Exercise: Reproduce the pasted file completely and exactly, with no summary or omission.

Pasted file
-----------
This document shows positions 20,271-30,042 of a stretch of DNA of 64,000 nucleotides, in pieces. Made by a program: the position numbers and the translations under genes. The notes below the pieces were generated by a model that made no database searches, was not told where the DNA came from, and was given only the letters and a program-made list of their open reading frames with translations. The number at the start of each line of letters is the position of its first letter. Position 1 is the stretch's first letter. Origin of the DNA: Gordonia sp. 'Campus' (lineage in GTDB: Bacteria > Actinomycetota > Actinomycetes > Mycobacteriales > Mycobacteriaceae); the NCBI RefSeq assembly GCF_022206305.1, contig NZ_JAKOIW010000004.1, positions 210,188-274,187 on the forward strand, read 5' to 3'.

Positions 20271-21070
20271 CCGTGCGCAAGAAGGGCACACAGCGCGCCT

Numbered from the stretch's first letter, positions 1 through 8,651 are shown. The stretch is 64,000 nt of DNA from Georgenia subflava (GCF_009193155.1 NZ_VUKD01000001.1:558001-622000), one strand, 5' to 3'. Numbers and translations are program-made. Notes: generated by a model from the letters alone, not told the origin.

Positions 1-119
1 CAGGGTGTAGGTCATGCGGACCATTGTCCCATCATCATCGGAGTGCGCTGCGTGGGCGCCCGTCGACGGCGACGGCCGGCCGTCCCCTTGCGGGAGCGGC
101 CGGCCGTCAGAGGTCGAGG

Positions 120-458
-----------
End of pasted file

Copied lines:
This document shows positions 20,271-30,042 of a stretch of DNA of 64,000 nucleotides, in pieces. Made by a program: the position numbers and the translations under genes. The notes below the pieces were generated by a model that made no database searches, was not told where the DNA came from, and was given only the letters and a program-made list of their open reading frames with translations. The number at the start of each line of letters is the position of its first letter. Position 1 is the stretch's first letter. Origin of the DNA: Gordonia sp. 'Campus' (lineage in GTDB: Bacteria > Actinomycetota > Actinomycetes > Mycobacteriales > Mycobacteriaceae); the NCBI RefSeq assembly GCF_022206305.1, contig NZ_JAKOIW010000004.1, positions 210,188-274,187 on the forward strand, read 5' to 3'.

Positions 20271-21070
20271 CCGTGCGCAAGAAGGGCACACAGCGCGCCT

Numbered from the stretch's first letter, positions 1 through 8,651 are shown. The stretch is 64,000 nt of DNA from Georgenia subflava (GCF_009193155.1 NZ_VUKD01000001.1:558001-622000), one strand, 5' to 3'. Numbers and translations are program-made. Notes: generated by a model from the letters alone, not told the origin.

Positions 1-119
1 CAGGGTGTAGGTCATGCGGACCATTGTCCCATCATCATCGGAGTGCGCTGCGTGGGCGCCCGTCGACGGCGACGGCCGGCCGTCCCCTTGCGGGAGCGGC
101 CGGCCGTCAGAGGTCGAGG

Positions 120-458